4 months ago • 1 min
What’s going on here?
On Mondays, we make deals: Californian oil giant Chevron just agreed to buy smaller player Hess. That’s like, totally fetch.
What does this mean?
Dealmaking’s back, baby: after months of tumbleweeds in the usually lucrative world of mergers and acquisitions, Chevron just announced the second mega-deal in the oil industry this month. Both this deal and Exxon’s purchase of Pioneer will be paid in shares, which means Chevron and Exxon will issue $60 and $65 billion worth of extra shares respectively. After all, interest rates have made it more expensive to borrow money, so paying in cash is prohibitively pricey these days. Thing is, shareholders will put a lot more scrutiny on stock-only deals, expecting big results in return for those freshly minted new shares.
Why should I care?
For markets: More is more.
Oil companies have tended to use the money they make from higher-than-normal oil prices to explore and extract as much oil as possible. But if projections that the world will eventually swap fossil fuels for greener alternatives are right, then flooding a declining market with even more oil is probably a bad idea. Big firms have cottoned on, too: instead of investing in more wells, they’re snapping up smaller competitors instead – a bid to command a bigger share of a potentially smaller market.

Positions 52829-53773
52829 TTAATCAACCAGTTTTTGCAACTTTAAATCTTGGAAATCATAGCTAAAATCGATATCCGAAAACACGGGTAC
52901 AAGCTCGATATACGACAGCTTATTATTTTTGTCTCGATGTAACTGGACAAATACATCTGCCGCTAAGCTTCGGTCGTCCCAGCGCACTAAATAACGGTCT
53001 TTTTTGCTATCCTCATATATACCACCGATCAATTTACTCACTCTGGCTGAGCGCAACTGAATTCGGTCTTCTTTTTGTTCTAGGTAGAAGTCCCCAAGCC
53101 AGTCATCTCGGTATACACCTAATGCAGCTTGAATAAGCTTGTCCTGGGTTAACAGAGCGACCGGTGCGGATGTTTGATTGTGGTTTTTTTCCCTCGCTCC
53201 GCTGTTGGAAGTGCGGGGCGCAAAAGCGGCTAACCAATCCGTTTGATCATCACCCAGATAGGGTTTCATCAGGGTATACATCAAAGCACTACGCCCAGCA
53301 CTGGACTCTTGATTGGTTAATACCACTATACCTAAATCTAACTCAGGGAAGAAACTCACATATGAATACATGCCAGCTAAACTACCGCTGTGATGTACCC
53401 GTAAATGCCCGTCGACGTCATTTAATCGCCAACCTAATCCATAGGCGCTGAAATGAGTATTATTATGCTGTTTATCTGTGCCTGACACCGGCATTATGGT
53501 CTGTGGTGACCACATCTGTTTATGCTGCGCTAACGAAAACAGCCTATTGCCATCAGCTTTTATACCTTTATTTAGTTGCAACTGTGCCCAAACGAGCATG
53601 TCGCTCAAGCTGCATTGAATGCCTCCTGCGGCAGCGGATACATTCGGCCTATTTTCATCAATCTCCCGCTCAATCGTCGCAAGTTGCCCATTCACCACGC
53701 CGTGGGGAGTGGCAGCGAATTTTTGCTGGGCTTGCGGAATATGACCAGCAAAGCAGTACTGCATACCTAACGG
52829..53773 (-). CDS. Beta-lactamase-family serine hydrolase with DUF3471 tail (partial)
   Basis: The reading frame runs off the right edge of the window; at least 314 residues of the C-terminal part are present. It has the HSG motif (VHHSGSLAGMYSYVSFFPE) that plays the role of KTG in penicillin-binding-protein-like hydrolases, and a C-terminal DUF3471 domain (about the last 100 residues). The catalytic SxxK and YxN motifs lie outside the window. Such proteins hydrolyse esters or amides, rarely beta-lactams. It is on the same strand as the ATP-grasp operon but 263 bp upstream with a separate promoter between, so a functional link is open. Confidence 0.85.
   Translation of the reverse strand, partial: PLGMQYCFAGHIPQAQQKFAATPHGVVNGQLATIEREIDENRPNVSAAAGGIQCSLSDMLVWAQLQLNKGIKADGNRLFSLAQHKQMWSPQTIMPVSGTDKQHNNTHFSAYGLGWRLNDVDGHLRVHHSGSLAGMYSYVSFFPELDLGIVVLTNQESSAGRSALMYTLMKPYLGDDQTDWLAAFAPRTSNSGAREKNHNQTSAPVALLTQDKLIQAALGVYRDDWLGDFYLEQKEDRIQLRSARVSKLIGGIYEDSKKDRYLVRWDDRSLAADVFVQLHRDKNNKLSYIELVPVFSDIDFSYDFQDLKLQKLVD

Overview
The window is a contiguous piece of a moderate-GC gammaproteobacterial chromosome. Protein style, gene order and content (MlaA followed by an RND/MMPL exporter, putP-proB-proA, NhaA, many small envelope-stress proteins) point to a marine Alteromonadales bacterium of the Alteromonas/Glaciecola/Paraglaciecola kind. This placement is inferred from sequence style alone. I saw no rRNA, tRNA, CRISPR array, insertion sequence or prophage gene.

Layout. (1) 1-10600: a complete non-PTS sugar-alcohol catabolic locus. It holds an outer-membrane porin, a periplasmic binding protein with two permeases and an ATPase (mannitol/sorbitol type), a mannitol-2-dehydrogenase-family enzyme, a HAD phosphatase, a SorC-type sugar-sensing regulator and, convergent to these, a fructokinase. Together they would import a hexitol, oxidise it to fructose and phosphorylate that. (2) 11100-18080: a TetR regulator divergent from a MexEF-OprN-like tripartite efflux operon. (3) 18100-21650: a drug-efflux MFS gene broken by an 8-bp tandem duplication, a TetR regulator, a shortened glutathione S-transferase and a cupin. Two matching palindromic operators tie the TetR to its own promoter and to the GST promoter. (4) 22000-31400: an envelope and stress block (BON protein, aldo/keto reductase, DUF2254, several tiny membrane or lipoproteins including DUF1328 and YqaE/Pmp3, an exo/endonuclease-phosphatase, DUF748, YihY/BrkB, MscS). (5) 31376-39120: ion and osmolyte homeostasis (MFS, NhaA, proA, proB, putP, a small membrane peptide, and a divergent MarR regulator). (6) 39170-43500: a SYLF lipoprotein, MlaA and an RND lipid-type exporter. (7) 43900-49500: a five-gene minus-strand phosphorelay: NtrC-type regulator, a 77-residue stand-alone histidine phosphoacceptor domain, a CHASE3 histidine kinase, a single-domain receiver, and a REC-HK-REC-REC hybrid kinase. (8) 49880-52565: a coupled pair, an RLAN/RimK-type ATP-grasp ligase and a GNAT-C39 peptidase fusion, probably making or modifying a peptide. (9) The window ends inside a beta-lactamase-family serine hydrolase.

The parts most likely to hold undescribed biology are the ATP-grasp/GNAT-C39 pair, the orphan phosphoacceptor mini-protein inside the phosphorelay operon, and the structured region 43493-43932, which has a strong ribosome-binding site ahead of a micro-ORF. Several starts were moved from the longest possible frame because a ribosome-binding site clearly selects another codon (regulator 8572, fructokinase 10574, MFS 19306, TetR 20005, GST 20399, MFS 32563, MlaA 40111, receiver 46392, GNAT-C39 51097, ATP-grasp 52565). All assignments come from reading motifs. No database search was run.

The bigger picture: Oceans apart.
European and US energy firms have very different plans for dealing with the green transition. European oil firms are shedding their oil assets to lower their carbon footprints and free up funds for cleaner alternatives, while US companies are doubling down on the dirty stuff. Investors have spoken: over the last five years, big American oil stocks have stormed way ahead of their European counterparts.
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